Building a Balanced Plate and a Guide on Portion Sizes
What should we be eating and how much?
We’re often told to “Eat a healthy balanced diet” BUT what does that mean?
A healthy diet can be different things to all of us, but from a nutritional perspective we generally need to consider 5 main food groups:
- Fruits & vegetables
- Dairy or fortified dairy alternatives
- Unsaturated fats
Some of these we need more than others, and some foods will cover more than one food group.
Why should we be including these food groups?
Fruits and Vegetables
Fruits and vegetables contain lots of vitamins, minerals, fibre and phytonutrients. As a nation that is still falling short of the 5-a-day fruit and vegetable recommendations, try filling half your plate with veg, salad or fruit and include a portion at snack times to increase your intake. All varieties count, fresh, frozen, tinned and dried. Include lots of different coloured fruit and veg as they all contribute different nutrients, or in other words ‘eat the rainbow’. Why not try out my Tofu Stir Fry as a quick but tasty way to include vegetables into your day?
Proteins are important to help the body grow, repair and maintain itself. Aim for 2-3 portions of protein a day. Include lean cuts of meat, eggs and some plant-based sources such as beans, lentils and chickpeas too. And, if you eat it, also include 2 portions of fish per week – one being oily fish. If you don’t eat oily fish, try incorporating walnuts and flaxseeds as plant-based sources of omega-3 fatty acids. My Kids Fish, Chips and Mushy Peas recipe is a great way to get oily fish into children’s diets.
Despite the myths about carbs being bad, they should make up a third of our diets – just like fruit and veg! However, it’s the type and how much you’re eating that can make a difference. Include 3-4 portions a day and aim for wholegrain, high fibre or 50/50 versions such as brown bread, wholewheat pasta, brown rice, oats, and other grains. Leaving the skin on your potatoes is also a great option too. Carbohydrates are the best source of energy and contain B vitamins and iron which is needed to build red blood cells.
Dairy and/or Fortified Dairy Alternatives
Dairy contains calcium which is essential for bone health. But in addition to calcium, dairy is also a good source of iodine, B12, B2, potassium and protein! Like protein, aim to consume 2-3 portions a day. If you opt for plant-based sources of dairy, such as plant-based milk alternatives ensure they are fortified with calcium and B12 as a minimum. Most of the time include plain dairy/alternatives such as plain yoghurt and add your own toppings.
We do need a little fat within the diet, they aid in absorbing fat-soluble vitamins! Use healthier unsaturated oils such as olive oil and rapeseed oil and vegetable spreads in your cooking.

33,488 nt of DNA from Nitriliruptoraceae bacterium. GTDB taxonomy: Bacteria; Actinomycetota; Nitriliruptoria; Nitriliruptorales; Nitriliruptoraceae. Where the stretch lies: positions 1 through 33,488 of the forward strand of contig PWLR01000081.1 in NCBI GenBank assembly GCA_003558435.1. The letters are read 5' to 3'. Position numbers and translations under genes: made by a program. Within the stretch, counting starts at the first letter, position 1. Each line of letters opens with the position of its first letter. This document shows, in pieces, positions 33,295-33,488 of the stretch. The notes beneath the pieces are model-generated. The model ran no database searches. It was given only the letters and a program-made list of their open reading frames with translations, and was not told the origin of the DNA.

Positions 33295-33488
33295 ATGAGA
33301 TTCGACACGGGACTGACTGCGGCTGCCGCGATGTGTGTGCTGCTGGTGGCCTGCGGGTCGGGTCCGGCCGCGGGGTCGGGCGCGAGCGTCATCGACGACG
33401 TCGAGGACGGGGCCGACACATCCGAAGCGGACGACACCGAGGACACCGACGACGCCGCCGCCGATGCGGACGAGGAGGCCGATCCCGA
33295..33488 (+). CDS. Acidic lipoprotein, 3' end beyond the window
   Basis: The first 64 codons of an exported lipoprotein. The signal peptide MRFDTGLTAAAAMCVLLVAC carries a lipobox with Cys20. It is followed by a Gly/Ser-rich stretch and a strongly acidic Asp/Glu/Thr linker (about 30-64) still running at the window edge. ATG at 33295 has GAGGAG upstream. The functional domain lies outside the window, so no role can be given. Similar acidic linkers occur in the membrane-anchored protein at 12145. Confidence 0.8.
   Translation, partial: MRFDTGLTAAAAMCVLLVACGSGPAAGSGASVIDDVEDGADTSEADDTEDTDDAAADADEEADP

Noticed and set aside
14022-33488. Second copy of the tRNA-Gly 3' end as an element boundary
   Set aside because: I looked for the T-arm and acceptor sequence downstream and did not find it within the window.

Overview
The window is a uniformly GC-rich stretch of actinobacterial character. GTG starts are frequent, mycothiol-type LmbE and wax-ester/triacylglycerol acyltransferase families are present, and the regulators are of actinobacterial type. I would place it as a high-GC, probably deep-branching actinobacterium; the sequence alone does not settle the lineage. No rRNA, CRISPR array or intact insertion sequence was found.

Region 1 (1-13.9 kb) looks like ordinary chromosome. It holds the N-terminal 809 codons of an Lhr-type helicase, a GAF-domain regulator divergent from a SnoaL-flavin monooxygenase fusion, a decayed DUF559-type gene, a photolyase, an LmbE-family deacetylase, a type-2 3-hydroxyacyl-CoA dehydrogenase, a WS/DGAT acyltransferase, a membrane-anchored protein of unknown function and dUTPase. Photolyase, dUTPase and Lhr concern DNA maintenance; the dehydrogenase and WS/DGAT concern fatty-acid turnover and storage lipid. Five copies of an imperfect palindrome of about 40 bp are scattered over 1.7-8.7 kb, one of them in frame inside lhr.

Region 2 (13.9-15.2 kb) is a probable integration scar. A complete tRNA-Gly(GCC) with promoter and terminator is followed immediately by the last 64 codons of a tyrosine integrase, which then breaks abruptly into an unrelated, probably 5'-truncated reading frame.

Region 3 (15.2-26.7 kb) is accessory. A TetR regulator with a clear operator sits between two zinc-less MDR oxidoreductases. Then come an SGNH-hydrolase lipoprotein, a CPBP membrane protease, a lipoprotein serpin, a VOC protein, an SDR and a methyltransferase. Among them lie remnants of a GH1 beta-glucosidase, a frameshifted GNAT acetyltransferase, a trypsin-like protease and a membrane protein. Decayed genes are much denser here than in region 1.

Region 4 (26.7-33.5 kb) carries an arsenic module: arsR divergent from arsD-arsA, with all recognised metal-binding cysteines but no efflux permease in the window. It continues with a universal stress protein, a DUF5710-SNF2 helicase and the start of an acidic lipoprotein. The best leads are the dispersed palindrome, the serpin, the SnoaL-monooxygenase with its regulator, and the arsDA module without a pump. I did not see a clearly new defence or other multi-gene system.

But how much of each of these do we need?
How much you need to eat can be a difficult area to navigate as portions are very individualised. They can also change depending on the type or quantity of food consumed at other points of the day/week, activity levels, how hungry we are, social circumstances, and even how we are feeling from day to day.
Whilst we are given specific measurements of portions for some foods, 80g for fruit or veg or 140g of cooked fish, for example, it’s not always practical! This is when portion size guides using your hands can be a helpful tool. This method can make your portion sizes personal to you and can be a friendly way of being mindful of portion sizes without getting caught up in numbers, which for some can lead to an unhealthy relationship with food. In an ideal world, we would all rely on our bodies to tell us how much we need, but many people really do value some guidance when it comes to portion sizes.
When using hand portions aim for:
- A palm-full of protein
- A handful of carbohydrates, fruit, and nuts
- A fist of vegetables
- 2 cupped hands of salad
- 2 fingers of cheese
- Thumb tip of unsaturated oils and spreads
Look at the infographic below for a visual example of how you can measure foods using your hands as a guide.
Everyone’s take on a hand measure will differ and while using your hands can help form a balanced plate, they’re just a guide and won’t apply to all foods and all occasions.
And don’t forget…
- Keep yourself hydrated with at least 6-8 glasses a day. Meal and snack times can be the perfect reminder to get a drink!
- Food is much more than just nutrients, if you fancy that cake, crisps or chocolate…go for it! Everything in moderation does the soul good!
Overall, I recommend focusing on getting in fruits and vegetables, wholegrain starchy carbs and some protein. And then throughout the day, fitting in some sources of dairy or fortified dairy alternatives and some unsaturated (healthy) fats.
Balanced meals and snacks will not only provide you with all the nutrients you need but help to keep you well, feeling good and fuel your body with energy throughout the day as well as keep you fuller for longer!
Try slowing down at mealtimes, take time to enjoy what you are eating and listening to your body, engaging with those hunger and fullness signals. It can take around 20 minutes for the brain to receive those signals from the gut, so take your time.
When it comes to balanced meals and portion sizes you do not need to be following this advice all day, every day, but it’s what you do the majority of the time that counts. An 80-20 type rule often helps, which works on the premise that 80% of the time you cover off your important food groups and then 20% of the time just go with the flow!